11.01.2017

Story by: Staff Sgt. Bethany Anderson

100th Mobile Public Affairs Detachment

 

SWEENEY, Texas - As a mother and Texas Army National Guardsman, I have had first-hand experience with wildfires, tornadoes, ice storms, snow storms and earthquakes, but Harvey was my first hurricane.

What could have been an ugly and terrible life changing event for my little girls was turned into a beautiful adventure.

As Texas Guardsmen from across the state geared up to serve Texas citizens, I was preparing to evacuate my family from our home. Not knowing where we’d go, how long we’d be gone, weighed me down like a ton of bricks. But I was not about to unnecessarily put my three little girls in harm’s way.

While we loaded food and clothes into the cars, I asked my 3-year-old daughter, Kayden, and my 5-year-old daughter, Alex, to make sure they picked up everything off the floor in case water got inside while we were away.

“Is the house going to sink, Mommy?” Kayden asked, peering up at me with her beautiful big blue eyes.

“Sort of,” I replied. “Now, please go pick up your things off the floor.” Alex and Kayden darted off to their rooms and I continued to pack.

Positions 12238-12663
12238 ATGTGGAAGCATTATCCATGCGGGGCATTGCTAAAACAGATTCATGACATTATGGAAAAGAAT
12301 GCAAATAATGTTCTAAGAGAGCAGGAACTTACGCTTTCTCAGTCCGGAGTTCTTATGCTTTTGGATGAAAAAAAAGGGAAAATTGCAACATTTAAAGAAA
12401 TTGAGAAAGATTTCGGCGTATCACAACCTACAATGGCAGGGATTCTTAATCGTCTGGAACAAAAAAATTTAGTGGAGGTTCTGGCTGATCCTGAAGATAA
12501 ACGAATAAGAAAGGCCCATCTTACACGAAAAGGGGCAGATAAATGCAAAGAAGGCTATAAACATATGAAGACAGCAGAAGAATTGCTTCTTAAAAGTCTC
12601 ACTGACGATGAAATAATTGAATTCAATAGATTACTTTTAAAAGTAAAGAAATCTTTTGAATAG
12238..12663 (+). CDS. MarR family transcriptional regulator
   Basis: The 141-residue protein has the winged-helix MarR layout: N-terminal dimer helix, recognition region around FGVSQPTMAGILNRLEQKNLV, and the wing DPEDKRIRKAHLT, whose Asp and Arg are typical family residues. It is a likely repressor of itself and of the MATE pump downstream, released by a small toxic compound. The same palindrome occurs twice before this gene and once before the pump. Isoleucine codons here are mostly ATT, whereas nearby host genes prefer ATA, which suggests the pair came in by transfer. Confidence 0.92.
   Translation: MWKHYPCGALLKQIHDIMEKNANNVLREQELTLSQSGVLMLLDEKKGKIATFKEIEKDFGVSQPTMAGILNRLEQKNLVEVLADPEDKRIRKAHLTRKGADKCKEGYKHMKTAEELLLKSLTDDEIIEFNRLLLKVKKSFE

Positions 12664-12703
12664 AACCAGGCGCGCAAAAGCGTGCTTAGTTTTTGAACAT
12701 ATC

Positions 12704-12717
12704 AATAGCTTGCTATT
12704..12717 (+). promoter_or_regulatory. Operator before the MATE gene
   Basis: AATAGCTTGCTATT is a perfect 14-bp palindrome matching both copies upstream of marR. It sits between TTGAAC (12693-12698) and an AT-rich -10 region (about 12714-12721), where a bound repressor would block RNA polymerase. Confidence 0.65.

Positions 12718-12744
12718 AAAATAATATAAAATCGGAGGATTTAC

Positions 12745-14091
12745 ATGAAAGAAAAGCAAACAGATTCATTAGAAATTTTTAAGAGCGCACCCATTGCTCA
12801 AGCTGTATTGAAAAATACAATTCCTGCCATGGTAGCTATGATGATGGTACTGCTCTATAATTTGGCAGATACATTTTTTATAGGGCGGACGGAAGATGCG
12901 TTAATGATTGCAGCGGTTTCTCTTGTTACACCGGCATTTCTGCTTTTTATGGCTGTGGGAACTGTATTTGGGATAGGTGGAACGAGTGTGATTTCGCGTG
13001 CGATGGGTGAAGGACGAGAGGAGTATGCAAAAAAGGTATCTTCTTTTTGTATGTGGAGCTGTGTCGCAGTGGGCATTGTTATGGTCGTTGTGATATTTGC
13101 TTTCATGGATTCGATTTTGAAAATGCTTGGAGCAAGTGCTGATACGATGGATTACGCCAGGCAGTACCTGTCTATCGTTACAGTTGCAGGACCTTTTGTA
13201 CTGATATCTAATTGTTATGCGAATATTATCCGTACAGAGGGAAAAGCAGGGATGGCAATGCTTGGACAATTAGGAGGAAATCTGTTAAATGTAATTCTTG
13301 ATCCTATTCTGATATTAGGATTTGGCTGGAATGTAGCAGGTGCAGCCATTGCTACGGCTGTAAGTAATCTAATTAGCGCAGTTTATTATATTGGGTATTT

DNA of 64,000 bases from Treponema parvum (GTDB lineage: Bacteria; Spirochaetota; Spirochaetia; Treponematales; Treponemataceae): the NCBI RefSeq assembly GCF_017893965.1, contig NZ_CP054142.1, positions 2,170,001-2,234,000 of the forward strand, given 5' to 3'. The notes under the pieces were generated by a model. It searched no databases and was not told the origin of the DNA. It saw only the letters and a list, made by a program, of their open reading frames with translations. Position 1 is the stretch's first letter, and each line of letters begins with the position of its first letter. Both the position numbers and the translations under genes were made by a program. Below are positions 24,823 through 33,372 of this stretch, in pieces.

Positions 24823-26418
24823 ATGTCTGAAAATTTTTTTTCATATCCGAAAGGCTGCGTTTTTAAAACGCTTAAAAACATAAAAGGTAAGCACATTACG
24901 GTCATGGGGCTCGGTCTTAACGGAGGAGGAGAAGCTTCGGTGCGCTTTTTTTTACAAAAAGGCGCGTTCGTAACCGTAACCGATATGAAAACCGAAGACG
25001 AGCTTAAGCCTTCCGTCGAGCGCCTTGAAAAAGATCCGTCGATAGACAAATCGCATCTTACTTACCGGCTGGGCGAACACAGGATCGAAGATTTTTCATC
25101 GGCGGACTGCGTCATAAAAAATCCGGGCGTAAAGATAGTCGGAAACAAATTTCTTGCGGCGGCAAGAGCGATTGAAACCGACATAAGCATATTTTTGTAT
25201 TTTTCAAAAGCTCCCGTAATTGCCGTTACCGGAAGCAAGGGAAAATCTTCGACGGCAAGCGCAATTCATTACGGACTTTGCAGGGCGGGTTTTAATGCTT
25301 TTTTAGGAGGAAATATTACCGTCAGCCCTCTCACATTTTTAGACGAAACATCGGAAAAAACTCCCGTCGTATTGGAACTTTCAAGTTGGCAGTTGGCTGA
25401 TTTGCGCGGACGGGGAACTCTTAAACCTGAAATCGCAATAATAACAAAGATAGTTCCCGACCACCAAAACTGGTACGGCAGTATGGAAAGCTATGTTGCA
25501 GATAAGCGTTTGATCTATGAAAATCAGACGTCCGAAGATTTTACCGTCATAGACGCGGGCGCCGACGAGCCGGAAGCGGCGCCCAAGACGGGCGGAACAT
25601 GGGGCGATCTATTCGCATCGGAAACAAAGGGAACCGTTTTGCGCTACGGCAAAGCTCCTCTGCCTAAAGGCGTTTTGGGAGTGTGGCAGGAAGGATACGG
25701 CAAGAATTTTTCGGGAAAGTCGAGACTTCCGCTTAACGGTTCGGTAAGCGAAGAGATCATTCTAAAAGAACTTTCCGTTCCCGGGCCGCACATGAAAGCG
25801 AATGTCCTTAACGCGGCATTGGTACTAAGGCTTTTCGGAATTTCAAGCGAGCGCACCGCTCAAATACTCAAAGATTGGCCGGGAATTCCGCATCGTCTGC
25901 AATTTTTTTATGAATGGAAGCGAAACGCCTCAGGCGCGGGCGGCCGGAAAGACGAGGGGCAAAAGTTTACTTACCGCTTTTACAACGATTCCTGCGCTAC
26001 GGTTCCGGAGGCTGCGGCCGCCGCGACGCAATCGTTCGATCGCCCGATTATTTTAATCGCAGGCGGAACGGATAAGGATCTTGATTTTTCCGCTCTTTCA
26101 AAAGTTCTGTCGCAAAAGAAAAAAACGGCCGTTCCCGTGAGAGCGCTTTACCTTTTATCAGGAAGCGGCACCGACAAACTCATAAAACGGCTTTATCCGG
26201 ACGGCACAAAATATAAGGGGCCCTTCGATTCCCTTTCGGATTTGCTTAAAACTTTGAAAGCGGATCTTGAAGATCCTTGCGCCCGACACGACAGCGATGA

I was gathering up the last of our belongings when I heard Alex and Kayden talking in the hallway. “I love you, one would say. “Be safe,” the other would say. “I’ll miss you… we’ll be back soon.”

I peered out of the doorway to see my two babies hugging door frames and kissing the walls of our house. When they reached me, I could barely hold back my tears.

I evacuated my family around six o’clock on the evening of Monday, August 28, 2017. With my mother’s help, we loaded up my three daughters and three dogs into the car. My mother, whose flight back to California out of Houston was canceled, drove my husband’s truck containing our food, water, some valuables, and clothes. My husband, JD, who was working in Brownsville, looked for someone who could house our dogs.

The drive from Sweeny to San Antonio took us almost seven hours; a drive which normally takes three.

My 13-year-old daughter, Emily, argued with Alex while Kayden made animal noises and sang at the top of her lungs and one of the dogs whined and howled. The madness inside our car seemed to mimic the madness outside the car while I gripped the steering wheel and strained to hear the GPS.